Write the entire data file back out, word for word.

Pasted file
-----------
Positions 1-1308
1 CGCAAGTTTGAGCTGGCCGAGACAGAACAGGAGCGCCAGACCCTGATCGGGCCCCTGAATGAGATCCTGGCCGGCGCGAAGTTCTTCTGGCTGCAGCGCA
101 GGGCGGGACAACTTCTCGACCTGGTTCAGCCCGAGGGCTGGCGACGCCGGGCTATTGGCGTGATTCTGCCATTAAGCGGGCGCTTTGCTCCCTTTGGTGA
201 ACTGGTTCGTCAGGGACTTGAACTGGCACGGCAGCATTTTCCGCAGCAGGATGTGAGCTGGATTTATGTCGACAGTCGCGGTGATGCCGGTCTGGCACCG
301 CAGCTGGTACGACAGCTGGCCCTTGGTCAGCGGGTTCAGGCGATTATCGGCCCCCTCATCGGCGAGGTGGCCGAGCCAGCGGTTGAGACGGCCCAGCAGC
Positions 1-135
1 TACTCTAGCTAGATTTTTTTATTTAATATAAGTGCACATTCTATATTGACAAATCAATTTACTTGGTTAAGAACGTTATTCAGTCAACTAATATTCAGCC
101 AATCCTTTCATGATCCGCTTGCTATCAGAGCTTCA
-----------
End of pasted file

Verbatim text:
Positions 1-1308
1 CGCAAGTTTGAGCTGGCCGAGACAGAACAGGAGCGCCAGACCCTGATCGGGCCCCTGAATGAGATCCTGGCCGGCGCGAAGTTCTTCTGGCTGCAGCGCA
101 GGGCGGGACAACTTCTCGACCTGGTTCAGCCCGAGGGCTGGCGACGCCGGGCTATTGGCGTGATTCTGCCATTAAGCGGGCGCTTTGCTCCCTTTGGTGA
201 ACTGGTTCGTCAGGGACTTGAACTGGCACGGCAGCATTTTCCGCAGCAGGATGTGAGCTGGATTTATGTCGACAGTCGCGGTGATGCCGGTCTGGCACCG
301 CAGCTGGTACGACAGCTGGCCCTTGGTCAGCGGGTTCAGGCGATTATCGGCCCCCTCATCGGCGAGGTGGCCGAGCCAGCGGTTGAGACGGCCCAGCAGC
Positions 1-135
1 TACTCTAGCTAGATTTTTTTATTTAATATAAGTGCACATTCTATATTGACAAATCAATTTACTTGGTTAAGAACGTTATTCAGTCAACTAATATTCAGCC
101 AATCCTTTCATGATCCGCTTGCTATCAGAGCTTCA